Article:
Growing up, my dad drilled into me the importance of being on time. I’m sure it’s because he was in the military, starting with JROTC in high school. The military is highly conscious of time, and so was my dad. I learned to get ready in record time (for a girl) and be in the car at least 5 minutes before the scheduled time to depart. If Dad said we’re leaving at 7 PM, that meant all kids better be inside the car and buckled up at 6:55—because he’d be backing out of the garage and heading to our destination. He was always a man on a mission when it came to getting places.
I was on drill team, and that’s another organization that emphasized being on time. Tardiness wasn’t tolerated because too much had to get done! I didn’t want to rack up any demerits, so I made my carpool know that we’d be on time . . . or else. Fortunately, I rode with girls that didn’t think me totally insane . . . and they always got me to practice without a problem.
Going to college, I made it a priority to get to class on time because I had a few professors with a withering gaze and/or biting sarcasm who would shred students into merciless pieces if they tried to slip in late and unnoticed. My dorm was close to some classes (only a quarter of a mile), but it took longer to get to other buildings (not quite a 5K). I had to factor in not only the day of the week (so I’d head in the right class’s direction), but I also had to time eating downstairs and any inclement weather into the mix.
The same thing was important to get to my summer jobs and finally the teaching job that I landed when I graduated. Dallas traffic is heavy, congested, and can be eternally slow. It might only take 20 minutes to get to my school—but I never left without a sizeable cushion of time on my side. A wreck could double the drive time, while heavy rain (which caused wrecks) could easily triple it.
When I started dating my husband, the whole “Men are from Mars, women are from Venus” phrase applied. Obviously he wasn’t raised by my dad to regard punctuality as the holy grail. For our 1st date at 7 PM, I was ready by 6:40—dressed, perfumed, lip glossed to the max, every hair in place. The clock chimed the hour. No date. It chimed the quarter hour—and my nerves, which had begun spiraling out of control by 7:05—now went berserk. He finally arrived at 7:25, smiling, happy, ready to see me. I pretty much read him the riot act (and he still took me out and proposed down the line, so it must’ve been love). I can say after all these years of marriage, he’s much better at being aware about time.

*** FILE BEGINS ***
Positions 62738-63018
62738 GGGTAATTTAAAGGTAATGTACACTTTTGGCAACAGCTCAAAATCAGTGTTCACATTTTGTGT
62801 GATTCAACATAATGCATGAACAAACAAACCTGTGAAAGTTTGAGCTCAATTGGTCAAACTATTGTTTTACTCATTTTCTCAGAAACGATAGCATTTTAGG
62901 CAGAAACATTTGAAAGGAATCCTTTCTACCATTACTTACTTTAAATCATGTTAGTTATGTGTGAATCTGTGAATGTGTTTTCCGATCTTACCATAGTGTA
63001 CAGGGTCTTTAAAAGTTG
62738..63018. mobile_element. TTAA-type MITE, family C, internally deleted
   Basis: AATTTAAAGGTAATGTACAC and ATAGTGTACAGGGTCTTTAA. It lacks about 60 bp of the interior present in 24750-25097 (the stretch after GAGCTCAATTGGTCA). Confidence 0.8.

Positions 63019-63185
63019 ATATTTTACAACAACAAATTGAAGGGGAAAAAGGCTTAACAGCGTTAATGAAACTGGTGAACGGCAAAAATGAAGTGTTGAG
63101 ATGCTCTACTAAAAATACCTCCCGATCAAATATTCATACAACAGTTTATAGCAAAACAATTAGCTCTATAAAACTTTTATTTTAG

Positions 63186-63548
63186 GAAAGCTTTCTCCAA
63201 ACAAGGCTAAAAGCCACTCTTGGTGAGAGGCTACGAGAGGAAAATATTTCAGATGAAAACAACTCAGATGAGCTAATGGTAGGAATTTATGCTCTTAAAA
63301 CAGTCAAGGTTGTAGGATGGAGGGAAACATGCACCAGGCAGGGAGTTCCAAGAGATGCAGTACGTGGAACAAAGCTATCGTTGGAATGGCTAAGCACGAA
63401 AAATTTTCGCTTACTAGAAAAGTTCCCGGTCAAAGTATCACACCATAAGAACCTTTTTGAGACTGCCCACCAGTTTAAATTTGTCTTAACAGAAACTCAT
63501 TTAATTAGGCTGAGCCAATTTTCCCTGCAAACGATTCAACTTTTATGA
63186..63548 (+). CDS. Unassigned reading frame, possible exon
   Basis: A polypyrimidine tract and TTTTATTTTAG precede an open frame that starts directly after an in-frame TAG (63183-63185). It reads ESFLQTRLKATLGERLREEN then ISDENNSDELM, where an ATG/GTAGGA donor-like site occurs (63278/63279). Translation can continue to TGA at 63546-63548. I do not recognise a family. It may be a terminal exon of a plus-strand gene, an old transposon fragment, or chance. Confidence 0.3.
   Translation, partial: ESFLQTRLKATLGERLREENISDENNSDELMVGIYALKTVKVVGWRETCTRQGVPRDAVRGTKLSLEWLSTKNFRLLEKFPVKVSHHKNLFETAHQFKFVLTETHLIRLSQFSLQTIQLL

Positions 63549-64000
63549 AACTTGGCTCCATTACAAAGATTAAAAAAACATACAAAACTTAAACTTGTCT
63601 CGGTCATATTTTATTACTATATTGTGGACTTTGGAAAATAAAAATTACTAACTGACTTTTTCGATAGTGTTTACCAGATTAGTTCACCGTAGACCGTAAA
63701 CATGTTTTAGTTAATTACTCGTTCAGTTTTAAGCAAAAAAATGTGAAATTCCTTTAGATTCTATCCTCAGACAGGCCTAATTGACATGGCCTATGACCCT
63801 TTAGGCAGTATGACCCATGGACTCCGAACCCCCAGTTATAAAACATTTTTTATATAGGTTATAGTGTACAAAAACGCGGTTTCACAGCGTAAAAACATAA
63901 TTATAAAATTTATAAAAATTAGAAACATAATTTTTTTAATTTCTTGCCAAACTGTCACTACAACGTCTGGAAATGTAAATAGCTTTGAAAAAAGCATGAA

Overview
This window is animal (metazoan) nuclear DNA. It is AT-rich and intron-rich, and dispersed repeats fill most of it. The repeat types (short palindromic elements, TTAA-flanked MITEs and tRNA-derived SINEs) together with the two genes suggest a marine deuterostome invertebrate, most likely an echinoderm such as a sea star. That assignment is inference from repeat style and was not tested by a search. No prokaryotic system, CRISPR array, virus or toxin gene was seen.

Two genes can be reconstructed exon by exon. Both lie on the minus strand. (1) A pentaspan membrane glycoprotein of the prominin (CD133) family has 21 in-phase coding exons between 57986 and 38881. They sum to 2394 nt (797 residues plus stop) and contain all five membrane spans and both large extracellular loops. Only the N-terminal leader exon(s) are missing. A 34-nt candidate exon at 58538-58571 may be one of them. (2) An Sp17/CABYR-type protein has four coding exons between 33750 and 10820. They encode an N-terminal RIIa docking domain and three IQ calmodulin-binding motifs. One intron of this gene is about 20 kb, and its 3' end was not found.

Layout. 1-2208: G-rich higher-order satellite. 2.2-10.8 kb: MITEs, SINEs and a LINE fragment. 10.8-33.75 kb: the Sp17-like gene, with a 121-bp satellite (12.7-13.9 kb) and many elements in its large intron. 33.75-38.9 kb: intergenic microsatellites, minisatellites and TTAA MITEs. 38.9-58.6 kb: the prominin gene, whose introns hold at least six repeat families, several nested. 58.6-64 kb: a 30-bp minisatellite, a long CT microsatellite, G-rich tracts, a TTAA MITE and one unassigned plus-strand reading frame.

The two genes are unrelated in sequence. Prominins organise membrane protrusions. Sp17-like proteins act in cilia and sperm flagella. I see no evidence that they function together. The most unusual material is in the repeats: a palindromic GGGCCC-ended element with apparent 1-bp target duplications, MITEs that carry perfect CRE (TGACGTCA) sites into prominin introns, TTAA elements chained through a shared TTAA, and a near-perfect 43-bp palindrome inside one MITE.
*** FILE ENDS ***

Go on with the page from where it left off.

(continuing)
That leads me to voting.
I turned 18 my freshman year in college, 3 days before a presidential election. I was ecstatic to be able to vote. To have my voice heard. To be a responsible adult. But, my gosh—the lines! Being on a college campus where thousands were eligible to vote? All in the same precinct? Let’s just say I stood there a long time in order to exercise my right to vote!
That’s why I make an effort nowadays to participate in early voting. My community has an upcoming election in May to elect local leaders to our city council and school board. Even though it’s not a large town, I seem to grow more impatient as I grow older. I’ll say waiting isn’t my strong suit. So with it being a beautiful day today, cool with plenty of sunshine, I threw on my tennis shoes, stretched a little, and then walked up to City Hall. I breezed right in (no line) and was ID checked, given a ballot, and voted in about 90 seconds. Maybe less. I didn’t think to time the whole process. I still enjoyed walking across the street to feed the baby ducks at the lake and then head home. Exercise done. Voting over.
And no lines!
Yes, I’m grateful for the invention of the early voting process. I’ve never found out anything shocking or scandalous about a candidate that would have made me wish I’d waited to vote.
So think about and do your civic duty—go early vote!